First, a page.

When does an employee become a supervisor for purposes of discrimination claims under federal law? A sharply divided Supreme Court recently answered this question, and its ruling has important implications for credit unions in New York. According to the Supreme Court, a person is a supervisor for purposes of federal discrimination claims only when he/she can take "tangible employment actions" against an employee.

Under Title VII, if a supervisor sexually harasses or discriminates against an employee, the supervisor's employer is vicariously or directly liable for the harassing conduct. An employer can only minimize its liability by showing that it has procedures in place to enable employees to report misconduct and have it resolved.

In contrast, when the allegedly discriminatory or harassing conduct involves a co-worker, no vicarious liability attaches. Instead, an employer is only responsible for harassing conduct that was the result of negligent supervision.

In Vance v. Ball State University, a food service worker appealed to the Supreme Court after unsuccessfully trying to sue the university. She had evidence that a co-worker was racially hostile toward her and contended that the co-worker was her supervisor because she occasionally directed her food preparation. The university argued that the offending employee was not a supervisor, as she only occasionally supervised the plaintiff and wasn't responsible for promoting or disciplining the employee.

The Supreme Court agreed with the university. "We hold that an employer may be vicariously liable for an employee's unlawful harassment only when the employer has empowered that employee to take tangible employment actions against the victim; i.e., to effect a significant change in employment status, such as hiring, firing, failing to promote, reassignment with significantly different responsibilities, or a decision causing a significant change in benefits," Judge Alito opined for the five-justice majority.

In dissent, an impassioned Justice Ginsberg accused the Court majority of embracing "a position that relieves scores of employers of responsibility for the behavior of the supervisors they employ. Trumpeting the virtues of simplicity and administrability, the Court restricts supervisor status to those with power to take tangible employment actions."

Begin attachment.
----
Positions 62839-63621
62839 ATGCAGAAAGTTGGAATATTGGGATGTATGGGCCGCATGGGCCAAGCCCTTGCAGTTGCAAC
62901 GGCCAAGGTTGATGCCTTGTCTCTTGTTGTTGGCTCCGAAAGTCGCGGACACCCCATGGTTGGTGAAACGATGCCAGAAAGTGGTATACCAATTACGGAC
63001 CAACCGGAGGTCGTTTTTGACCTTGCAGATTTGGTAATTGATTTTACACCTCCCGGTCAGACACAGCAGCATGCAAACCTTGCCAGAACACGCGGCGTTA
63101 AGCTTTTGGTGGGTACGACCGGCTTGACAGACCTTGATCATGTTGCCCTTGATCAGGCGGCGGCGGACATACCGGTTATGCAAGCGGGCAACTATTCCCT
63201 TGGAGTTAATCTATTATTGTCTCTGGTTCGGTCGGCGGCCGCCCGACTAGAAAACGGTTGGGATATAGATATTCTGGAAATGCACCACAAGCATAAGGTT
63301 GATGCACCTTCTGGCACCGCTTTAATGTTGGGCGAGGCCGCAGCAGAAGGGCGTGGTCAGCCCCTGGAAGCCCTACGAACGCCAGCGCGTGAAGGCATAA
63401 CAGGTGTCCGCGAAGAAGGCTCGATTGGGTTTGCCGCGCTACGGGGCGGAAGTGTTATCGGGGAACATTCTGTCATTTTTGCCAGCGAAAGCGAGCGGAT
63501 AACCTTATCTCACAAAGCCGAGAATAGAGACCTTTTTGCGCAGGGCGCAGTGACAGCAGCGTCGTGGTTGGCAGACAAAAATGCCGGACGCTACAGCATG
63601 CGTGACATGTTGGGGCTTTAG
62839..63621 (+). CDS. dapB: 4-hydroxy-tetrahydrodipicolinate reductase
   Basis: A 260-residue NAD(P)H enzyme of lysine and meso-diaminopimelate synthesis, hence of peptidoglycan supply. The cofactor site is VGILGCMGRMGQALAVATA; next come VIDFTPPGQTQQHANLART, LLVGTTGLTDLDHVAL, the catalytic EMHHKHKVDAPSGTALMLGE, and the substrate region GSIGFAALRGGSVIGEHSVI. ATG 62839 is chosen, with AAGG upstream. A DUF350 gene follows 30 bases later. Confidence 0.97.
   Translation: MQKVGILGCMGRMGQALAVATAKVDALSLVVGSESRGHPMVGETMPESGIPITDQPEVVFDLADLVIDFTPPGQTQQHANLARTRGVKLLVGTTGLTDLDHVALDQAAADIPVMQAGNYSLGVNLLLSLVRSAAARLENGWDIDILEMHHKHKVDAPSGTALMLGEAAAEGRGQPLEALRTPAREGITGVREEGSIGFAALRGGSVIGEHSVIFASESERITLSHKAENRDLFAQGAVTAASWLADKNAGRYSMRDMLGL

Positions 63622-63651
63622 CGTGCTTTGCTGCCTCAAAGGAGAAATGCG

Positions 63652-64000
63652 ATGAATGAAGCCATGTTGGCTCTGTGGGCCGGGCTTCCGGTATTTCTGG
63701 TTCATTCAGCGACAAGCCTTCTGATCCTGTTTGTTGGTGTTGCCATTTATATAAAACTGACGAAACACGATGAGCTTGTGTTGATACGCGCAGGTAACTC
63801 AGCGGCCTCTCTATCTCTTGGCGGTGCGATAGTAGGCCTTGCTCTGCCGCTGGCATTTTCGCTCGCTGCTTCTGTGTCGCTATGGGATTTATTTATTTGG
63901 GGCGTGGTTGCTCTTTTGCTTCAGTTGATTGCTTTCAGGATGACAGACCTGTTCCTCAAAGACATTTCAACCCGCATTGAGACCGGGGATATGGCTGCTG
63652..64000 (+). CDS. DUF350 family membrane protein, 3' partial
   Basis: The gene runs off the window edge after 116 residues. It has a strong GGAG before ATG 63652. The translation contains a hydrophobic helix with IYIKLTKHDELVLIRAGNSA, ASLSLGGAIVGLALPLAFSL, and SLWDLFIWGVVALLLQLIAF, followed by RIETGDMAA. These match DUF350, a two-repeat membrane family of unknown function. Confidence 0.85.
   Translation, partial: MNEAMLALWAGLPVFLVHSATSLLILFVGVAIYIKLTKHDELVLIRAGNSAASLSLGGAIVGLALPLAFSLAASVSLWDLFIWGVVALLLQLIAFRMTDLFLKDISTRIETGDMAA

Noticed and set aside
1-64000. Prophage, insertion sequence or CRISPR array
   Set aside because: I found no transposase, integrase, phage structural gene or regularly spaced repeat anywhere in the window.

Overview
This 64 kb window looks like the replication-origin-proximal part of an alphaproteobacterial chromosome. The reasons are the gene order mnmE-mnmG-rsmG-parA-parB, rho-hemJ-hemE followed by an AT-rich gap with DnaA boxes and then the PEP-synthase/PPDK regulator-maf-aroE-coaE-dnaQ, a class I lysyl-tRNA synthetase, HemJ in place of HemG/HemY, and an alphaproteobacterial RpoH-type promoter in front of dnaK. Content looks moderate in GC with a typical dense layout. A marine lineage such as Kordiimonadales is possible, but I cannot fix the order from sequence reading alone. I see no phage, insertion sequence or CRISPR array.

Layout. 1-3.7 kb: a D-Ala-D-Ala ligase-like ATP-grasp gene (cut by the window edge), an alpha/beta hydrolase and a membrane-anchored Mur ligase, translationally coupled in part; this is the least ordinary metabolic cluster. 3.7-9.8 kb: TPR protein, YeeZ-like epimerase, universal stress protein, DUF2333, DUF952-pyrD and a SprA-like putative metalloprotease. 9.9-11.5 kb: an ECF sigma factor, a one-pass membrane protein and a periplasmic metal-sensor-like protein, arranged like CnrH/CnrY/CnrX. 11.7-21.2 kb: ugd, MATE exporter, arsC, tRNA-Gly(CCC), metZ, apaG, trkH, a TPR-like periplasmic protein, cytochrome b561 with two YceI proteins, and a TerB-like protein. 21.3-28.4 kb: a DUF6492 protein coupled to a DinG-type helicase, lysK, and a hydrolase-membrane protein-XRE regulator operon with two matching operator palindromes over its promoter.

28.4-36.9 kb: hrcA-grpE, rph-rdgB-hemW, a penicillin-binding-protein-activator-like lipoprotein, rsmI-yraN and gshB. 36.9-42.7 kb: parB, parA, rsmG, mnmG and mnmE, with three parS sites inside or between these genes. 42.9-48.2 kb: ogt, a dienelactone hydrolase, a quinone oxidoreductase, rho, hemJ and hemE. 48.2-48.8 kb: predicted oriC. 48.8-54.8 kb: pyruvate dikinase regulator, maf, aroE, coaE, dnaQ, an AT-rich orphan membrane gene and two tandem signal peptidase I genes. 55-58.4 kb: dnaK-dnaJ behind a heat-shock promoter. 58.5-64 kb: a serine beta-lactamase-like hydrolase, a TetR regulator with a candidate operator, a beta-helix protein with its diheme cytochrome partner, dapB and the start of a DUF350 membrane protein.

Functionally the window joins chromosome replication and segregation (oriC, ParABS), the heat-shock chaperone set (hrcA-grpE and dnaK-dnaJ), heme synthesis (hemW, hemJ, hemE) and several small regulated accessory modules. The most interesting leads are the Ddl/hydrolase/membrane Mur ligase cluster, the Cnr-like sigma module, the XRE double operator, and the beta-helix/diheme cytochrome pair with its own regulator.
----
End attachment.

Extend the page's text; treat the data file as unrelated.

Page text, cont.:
The decision reverses existing law as followed by New York's federal courts and the Equal Employment Opportunity Commission. Under this competing, more expansive approach, an employee doesn't have to have the authority to hire, fire or discipline an employee to be considered a supervisor.

For more on this topic, view the related New York's State of Mind blog post.

NYIB collecting data on CU classroom presentations

Credit unionists are encouraged to report their financial education classroom presentations to the National Youth Involvement Board (NYIB). The deadline to report data is this Sunday, June 30.

Top presenters will be recognized at the NYIB's 2013 annual conference, July 29-Aug. 1, in San Diego. State rankings from data reported through the NYIB website will also be announced.

NYIB is a national system designed to disseminate information and resources regarding youth participation in the credit union movement. Credit unionists can share and access presentations, youth marketing materials and more by visiting the NYIB website.

Helpful Links

CUNA News Now

Don't Tax My Credit Union Website

CUNA Tax Exemption Advocacy Toolkit (CUNA member log-in/ registration required.)

CUNA Regulatory Advocacy Report (CUNA member log-in/registration required.)

CUNA Legislative Update (CUNA member log-in/registration required.)